In sum, a grandchild who is cared for by his grandparents, one of whom is a victim, would be entitled to receive benefits, but a grandchild who is cared for by a grandparent, who is perhaps the spouse of a deceased victim, would not be entitled to educational benefits unless that spouse were found to be an indirect victim in their own right by the TRC under 1(1)(b). This approach privileges dependency over need with potentially harmful consequences.
If the objective is to ensure that living victims are relieved of the burden of financing their grandchildren’s education, if they are actively engaged in their care and upbringing, then the draft regulation succeeds. But if the objective is to ensure that all the grandchildren of victims, whether the victims are deceased or alive, are guaranteed educational opportunity, because of the indelible harm wrought on the family as a whole by the wrongs committed in the past, then this provision fails. This approach is likely to disadvantage women in particular. Widows of victims who may have suffered harm indirectly and who now may be caring for the grandchildren of victims will not be able to obtain assistance, unless they too have been adjudged a victim under Section 1(1)(b). Need, degree and type of harm and family circumstances are ignored. Relations of support and dependency become determinative.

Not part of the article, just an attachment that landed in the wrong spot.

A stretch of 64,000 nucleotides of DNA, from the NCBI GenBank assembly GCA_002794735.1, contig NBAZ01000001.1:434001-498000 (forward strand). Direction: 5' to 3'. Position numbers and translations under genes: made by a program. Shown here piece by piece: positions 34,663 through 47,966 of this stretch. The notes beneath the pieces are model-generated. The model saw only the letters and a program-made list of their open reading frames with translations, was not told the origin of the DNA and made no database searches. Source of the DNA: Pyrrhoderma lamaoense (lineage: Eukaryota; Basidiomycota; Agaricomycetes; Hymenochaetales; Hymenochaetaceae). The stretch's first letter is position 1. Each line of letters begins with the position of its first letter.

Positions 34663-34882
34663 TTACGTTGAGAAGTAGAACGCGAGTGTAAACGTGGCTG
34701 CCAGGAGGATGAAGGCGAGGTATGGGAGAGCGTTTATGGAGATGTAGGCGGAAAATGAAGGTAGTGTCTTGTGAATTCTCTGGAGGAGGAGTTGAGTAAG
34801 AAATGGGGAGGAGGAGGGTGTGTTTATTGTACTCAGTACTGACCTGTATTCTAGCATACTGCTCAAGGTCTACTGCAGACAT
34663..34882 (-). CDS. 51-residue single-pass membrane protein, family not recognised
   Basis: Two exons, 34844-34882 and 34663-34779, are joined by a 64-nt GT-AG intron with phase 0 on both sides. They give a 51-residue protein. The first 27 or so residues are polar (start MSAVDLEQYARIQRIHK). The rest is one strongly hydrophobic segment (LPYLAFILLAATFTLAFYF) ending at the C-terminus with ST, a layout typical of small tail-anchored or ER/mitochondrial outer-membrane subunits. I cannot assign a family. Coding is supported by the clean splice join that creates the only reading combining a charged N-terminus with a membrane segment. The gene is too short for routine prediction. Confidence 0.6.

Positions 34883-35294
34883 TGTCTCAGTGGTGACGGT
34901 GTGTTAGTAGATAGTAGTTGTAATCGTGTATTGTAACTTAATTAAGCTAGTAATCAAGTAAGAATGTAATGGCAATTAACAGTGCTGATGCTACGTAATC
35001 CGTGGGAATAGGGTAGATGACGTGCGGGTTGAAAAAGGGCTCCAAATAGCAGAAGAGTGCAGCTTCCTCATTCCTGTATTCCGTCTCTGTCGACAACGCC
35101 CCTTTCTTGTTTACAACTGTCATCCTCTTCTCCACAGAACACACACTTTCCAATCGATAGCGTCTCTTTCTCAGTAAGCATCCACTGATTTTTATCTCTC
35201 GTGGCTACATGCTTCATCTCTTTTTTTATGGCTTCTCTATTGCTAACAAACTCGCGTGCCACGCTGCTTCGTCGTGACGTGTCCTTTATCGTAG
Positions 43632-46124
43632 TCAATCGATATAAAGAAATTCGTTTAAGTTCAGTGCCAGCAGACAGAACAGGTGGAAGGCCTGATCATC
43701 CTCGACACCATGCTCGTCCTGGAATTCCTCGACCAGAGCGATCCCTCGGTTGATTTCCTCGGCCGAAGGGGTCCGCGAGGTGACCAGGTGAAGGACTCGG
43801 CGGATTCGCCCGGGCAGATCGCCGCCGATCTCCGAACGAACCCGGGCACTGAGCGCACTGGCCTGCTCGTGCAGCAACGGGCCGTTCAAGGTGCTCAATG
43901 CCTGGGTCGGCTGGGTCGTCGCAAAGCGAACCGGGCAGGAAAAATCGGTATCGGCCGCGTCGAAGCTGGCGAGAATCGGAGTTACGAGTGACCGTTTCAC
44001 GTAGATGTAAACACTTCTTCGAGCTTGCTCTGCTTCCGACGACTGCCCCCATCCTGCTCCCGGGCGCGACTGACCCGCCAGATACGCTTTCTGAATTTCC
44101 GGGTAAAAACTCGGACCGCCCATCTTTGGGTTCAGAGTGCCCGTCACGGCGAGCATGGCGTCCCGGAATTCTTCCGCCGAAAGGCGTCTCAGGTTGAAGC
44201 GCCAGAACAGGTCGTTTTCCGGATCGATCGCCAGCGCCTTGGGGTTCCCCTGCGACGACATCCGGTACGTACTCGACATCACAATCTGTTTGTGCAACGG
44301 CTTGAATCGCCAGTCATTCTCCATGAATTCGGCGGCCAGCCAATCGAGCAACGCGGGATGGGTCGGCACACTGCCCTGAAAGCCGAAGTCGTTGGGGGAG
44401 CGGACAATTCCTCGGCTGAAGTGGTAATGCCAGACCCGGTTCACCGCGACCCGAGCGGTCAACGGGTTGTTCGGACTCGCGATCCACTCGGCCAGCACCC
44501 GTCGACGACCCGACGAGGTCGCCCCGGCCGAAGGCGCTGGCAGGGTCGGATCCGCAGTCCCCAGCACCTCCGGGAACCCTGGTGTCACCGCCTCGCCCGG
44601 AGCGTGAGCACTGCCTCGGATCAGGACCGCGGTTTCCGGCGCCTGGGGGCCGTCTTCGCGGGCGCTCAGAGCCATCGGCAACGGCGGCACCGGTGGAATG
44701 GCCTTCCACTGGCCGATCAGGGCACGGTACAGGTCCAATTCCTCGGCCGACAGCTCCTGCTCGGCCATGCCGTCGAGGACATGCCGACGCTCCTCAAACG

In similar fashion, the proposed Medical Regulations require relatives to jump through several hurdles to establish eligibility for medical benefits, one of these requires a showing of dependency. First, to be eligible, a relative must fall within one of four categories of eligible relatives:
“(a) a parent of, or somebody who exercises or exercised parental responsibility over a listed victim;
(b) a person married to a listed victim under any law, custom or belief;